Masters Theses

Date of Award


Degree Type


Degree Name

Master of Science


Biochemistry and Cellular and Molecular Biology

Major Professor

Albrecht G. von Arnim

Committee Members

Andreas Nebenführ, Arnold M. Saxton, David A. Brian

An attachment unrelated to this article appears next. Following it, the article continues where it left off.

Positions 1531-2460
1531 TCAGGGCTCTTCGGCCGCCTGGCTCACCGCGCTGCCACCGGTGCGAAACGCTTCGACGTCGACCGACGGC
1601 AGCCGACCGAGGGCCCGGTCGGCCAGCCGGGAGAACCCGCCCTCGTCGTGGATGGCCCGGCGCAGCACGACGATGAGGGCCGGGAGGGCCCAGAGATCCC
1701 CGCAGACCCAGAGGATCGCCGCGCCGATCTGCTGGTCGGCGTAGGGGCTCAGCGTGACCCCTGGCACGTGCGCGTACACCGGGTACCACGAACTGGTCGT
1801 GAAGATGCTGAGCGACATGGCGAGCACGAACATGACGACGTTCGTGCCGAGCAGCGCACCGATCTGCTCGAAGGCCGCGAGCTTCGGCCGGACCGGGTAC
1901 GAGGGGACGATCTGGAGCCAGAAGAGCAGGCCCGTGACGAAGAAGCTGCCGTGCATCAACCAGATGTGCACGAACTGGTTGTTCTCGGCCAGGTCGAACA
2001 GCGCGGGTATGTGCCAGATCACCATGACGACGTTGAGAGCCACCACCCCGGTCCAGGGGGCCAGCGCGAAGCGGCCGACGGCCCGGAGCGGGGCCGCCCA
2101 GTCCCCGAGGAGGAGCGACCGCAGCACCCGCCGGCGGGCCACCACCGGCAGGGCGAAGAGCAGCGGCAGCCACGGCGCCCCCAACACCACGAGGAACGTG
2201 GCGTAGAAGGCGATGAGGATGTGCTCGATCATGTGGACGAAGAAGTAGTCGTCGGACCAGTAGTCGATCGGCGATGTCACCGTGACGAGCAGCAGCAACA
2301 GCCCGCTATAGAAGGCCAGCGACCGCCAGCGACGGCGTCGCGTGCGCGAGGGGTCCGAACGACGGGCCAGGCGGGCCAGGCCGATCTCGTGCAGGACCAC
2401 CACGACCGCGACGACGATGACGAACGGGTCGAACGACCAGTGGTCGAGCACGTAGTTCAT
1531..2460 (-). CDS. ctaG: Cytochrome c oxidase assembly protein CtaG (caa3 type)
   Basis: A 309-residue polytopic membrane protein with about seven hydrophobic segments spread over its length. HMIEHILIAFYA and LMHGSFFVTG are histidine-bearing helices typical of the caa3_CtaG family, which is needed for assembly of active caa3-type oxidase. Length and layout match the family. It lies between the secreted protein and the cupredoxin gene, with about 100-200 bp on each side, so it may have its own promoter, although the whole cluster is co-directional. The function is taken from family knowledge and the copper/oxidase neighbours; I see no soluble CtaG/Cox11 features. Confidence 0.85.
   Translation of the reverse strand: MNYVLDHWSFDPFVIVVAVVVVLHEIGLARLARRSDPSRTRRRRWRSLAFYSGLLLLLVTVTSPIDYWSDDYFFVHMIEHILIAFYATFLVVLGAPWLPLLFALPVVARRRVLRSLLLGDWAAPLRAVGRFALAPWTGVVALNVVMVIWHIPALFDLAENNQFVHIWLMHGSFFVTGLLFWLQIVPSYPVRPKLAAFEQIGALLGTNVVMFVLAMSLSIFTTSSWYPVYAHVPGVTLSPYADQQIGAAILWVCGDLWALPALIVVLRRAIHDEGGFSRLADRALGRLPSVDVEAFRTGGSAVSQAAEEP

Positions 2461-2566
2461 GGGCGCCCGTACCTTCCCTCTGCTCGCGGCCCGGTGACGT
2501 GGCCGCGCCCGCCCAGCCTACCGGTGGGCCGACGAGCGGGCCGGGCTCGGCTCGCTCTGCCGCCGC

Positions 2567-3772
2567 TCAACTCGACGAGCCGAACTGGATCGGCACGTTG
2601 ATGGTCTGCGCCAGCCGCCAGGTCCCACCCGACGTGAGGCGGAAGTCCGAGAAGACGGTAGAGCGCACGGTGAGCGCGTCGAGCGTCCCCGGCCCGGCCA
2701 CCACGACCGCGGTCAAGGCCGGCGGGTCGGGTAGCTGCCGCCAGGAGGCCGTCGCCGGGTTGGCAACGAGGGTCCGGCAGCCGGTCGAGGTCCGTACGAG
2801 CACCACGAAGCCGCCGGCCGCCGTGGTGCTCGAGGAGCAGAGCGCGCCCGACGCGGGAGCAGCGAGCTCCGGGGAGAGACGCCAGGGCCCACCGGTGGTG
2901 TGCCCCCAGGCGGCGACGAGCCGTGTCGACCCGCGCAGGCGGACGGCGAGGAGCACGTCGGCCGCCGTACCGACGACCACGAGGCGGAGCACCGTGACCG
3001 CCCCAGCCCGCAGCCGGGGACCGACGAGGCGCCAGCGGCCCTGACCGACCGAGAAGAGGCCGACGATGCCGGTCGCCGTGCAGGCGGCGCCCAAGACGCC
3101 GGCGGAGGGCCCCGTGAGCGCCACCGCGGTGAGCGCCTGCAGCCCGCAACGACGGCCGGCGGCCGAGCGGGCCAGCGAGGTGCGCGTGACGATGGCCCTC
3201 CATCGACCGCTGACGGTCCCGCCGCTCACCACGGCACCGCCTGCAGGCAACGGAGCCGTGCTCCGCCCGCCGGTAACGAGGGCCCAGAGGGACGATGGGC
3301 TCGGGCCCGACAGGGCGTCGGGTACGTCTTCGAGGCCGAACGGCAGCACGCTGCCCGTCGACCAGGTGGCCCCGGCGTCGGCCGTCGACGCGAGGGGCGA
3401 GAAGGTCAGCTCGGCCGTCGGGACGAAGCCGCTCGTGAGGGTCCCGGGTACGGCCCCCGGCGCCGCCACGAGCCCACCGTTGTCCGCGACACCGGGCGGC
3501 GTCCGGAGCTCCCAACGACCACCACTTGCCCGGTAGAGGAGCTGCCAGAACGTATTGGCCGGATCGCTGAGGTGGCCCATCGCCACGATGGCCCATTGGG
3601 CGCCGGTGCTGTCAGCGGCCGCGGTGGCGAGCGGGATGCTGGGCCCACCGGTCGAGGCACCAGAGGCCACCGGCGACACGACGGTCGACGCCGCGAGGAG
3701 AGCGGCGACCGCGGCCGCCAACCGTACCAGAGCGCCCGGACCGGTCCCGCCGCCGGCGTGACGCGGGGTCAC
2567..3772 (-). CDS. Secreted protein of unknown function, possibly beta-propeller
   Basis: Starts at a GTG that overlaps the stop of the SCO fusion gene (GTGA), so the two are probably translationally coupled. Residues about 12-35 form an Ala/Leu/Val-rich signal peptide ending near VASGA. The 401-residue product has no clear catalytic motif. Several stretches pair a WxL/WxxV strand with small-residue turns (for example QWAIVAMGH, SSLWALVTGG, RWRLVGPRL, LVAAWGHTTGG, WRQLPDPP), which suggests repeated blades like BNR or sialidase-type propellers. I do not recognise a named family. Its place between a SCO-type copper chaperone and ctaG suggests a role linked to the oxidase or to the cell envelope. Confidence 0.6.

The synthesis of proteins – translation – is one of the cellular processes that consume a great deal of energy. Genome-wide assays performed in Arabidopsis and other organisms have revealed that the translation status of mRNAs responds dramatically to different stresses and environmental and growth signals. Similar assays have revealed how translation of specific mRNAs is perturbed by genetic mutations in eukaryotic translation initiation factors (eIFs). I performed genome-wide analyses of translation state in A. thaliana seedlings with mutant genotypes for a specific eIF (subunit h of eIF3) and the large ribosomal protein, L24 (RPL24B). Using data from prior microarray analysis of polysome-bound (polysomal, PL) and free or monosomal (non-polysomal, NP) mRNA pools, we identified a total of 155 and 388 mRNAs that are translationally regulated by mutation in rpl24b and eIF3h, respectively. These data bolster the conclusion that RPL24 and eIF3h play similar but nonidentical regulatory roles in eukaryotic translation. Moreover, by comparing 12 bona fide identical wild-type replicates, we found that 20% of mRNAs have unusually high stochastic variation in their translation state. These mRNAs tend to be functionally associated with responses to the environment. Finally, we performed a meta-analysis of translation data from this laboratory and in the public domain to compare changes in translation state under ten different environmental conditions and mutant genotypes. A large proportion of Arabidopsis mRNAs change their translation state in at least one experiment. We see evidence that a large number of mRNAs are translationally coregulated under a subset of environmental conditions. For example, many mRNAs encoding ribosomal proteins (RPs) and ribosome-associated proteins cluster together through rpl24b, eif3h, herbicide, diurnal cycle, darkness and hypoxia experiments providing new evidence that these mRNAs form a regulon of translational control. However, many of the generally coregulated mRNAs seem to break away from the pack under one or more specific environmental conditions. These data begin to uncover the complex landscape of translational control in Arabidopsis.

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